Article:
For pleading purposes, Plaintiffs commonly refer to the individual defendants by reference to various group aliases. The following groups are referenced in the Complaint: (1) Defendants Greenberg, Cabiallavetta, Groves, Smith, Sinnott, Egan, Wijnberg, and Rapport (the "Senior Management Defendants"); (2) Defendants Fanjul, Hardis, King, Lang, Olsen, Schapiro, and Simmons (the "Audit Committee Defendants"); and (3) Defendants Greenberg, Wijnberg, Rapport, Cabiallavetta, Fanjul, Groves, Hardis, King, Lang, Olsen, Simmons, Sinnott, Smith, and Schapiro (the "Individual Section 11 Defendants"). The corporate and individual defendants will be referred to collectively as "Defendants."
B. The Factual Allegations
Plaintiffs' principal material allegations are summarized below. This summary takes as true Plaintiffs' allegations and factual assertions, but in no way constitutes factual findings by the Court.
The global insurance marketplace consists of four primary entities: (1) insurance companies that provide insurance; (2) clients in need of various types of liability and casualty insurance; (3) risk managers who evaluate clients' loss exposure and advise them on the type of insurance needed; and (4) brokers that match clients with insurance providers on the basis of the clients' needs and the nuances of the insurance marketplace. MMC is the world's largest insurance broker, providing risk and insurance brokerage services to a predominately corporate clientele worldwide. (Compl. ¶¶ 112-18.) Throughout the Class Period, MMC marketed itself as a client-focused brokerage, emphasizing its establishment of a "level playing field" for insurance providers, "completeness" in its disclosure of bids to clients, and commitment to "bidding integrity" between insurers. (Compl. ¶ 122.)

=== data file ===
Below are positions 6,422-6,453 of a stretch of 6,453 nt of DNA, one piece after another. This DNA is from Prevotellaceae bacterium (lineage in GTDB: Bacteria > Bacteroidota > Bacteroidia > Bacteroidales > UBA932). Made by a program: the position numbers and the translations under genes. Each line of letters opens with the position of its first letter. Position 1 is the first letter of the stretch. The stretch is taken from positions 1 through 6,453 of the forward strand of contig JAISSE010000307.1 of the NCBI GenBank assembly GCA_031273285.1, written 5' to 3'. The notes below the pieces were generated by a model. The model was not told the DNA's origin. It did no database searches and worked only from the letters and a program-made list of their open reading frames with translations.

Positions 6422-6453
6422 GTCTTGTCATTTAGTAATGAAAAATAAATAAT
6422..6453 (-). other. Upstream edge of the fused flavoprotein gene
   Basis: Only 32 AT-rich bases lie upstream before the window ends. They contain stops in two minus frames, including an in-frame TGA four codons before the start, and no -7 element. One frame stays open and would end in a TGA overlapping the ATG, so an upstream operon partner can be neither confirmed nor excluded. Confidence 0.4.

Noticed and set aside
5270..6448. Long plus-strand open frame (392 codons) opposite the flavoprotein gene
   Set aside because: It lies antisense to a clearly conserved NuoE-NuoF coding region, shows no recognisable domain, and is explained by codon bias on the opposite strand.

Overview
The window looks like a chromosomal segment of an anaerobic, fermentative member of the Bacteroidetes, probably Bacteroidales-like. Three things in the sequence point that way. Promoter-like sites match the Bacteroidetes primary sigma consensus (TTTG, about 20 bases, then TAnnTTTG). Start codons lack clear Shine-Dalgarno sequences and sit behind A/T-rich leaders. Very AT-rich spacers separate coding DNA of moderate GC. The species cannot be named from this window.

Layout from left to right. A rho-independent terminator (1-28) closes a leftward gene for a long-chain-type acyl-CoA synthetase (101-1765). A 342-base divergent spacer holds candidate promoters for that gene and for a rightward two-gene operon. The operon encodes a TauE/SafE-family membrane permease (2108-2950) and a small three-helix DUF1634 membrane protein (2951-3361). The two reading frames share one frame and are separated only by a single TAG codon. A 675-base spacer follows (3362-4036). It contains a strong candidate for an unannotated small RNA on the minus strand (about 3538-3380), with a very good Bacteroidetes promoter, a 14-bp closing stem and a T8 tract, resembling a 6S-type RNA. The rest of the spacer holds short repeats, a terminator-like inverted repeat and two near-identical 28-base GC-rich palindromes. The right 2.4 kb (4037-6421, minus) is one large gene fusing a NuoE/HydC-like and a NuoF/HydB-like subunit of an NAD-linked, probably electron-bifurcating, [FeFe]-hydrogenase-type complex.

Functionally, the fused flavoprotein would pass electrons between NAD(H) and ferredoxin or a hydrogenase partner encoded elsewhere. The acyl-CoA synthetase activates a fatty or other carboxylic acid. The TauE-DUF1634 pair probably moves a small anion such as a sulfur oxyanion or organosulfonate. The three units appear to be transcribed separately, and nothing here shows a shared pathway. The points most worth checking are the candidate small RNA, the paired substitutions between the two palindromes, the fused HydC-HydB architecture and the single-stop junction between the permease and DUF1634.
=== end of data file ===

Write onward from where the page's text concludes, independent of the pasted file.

Clients pay brokers a commission for locating the best insurer for their needs. (Compl. ¶ 117.) In addition, many brokers, including MMC, receive additional, "contingent commissions" directly from insurance companies, pursuant to "placement service agreements" ("PSAs") and "market service agreements" ("MSAs"). These contingent commissions are typically based on an insurance company's book of business with the broker, renewal rates, and the profitability of the business placed by the broker. Because brokers have a fiduciary duty to serve their client's best interests, contingent commission agreements collected from insurance providers present them with a direct conflict of interest. Accordingly, state insurance agencies, such as the New York State Insurance Department ("NYSID"), have established guidelines to regulate brokers' disclosure of the contingent commissions they receive from insurance companies. Though contingent commission agreements have always existed within the insurance industry, MMC pioneered the manipulation of such agreements to drive increasingly higher revenues. (Compl. ¶¶ 123-30.)
MMC's manipulation of contingent commission agreements was exemplified by the formation of Marsh's "Global Broking" division, which was formed in order to control business placement and maximize the Company's receipt of contingent commissions. By centralizing the negotiation of contingent commission agreements in one department, MMC enhanced its ability to steer business to those insurance providers that paid the Company the highest contingent commissions and used the Company's size as leverage to force insurance companies to pay greater contingent commissions in exchange for MMC's placement of business. MMC management mandated that all negotiation of contingent commission agreements be routed through Global Broking. (Compl. ¶¶ 131-40.)
A central part of MMC's business plan throughout the Class Period was to raise the Company's revenues by promoting the interests of the insurance providers with which it had contingent commission agreements. By steering business to the insurance providers offering the most lucrative contingent commissions, MMC collected higher fees. For example, one PSA between MMC and insurance provider American Insurance Group, Corp. ("AIG") provided MMC with a bonus of 1% of all renewal premiums if clients renewed with AIG at rate of 85% of higher. MMC would receive greater percentage bonuses based on higher renewal rates, e.g., a 2% bonus for a 90% rate or a 3% bonus for a 95% rate. Global Broking and Company executives emphasized the importance of PSAs and MSAs to employees and directed brokers to steer clients to insurers paying the highest contingent commissions. (Compl. ¶¶ 141-56.)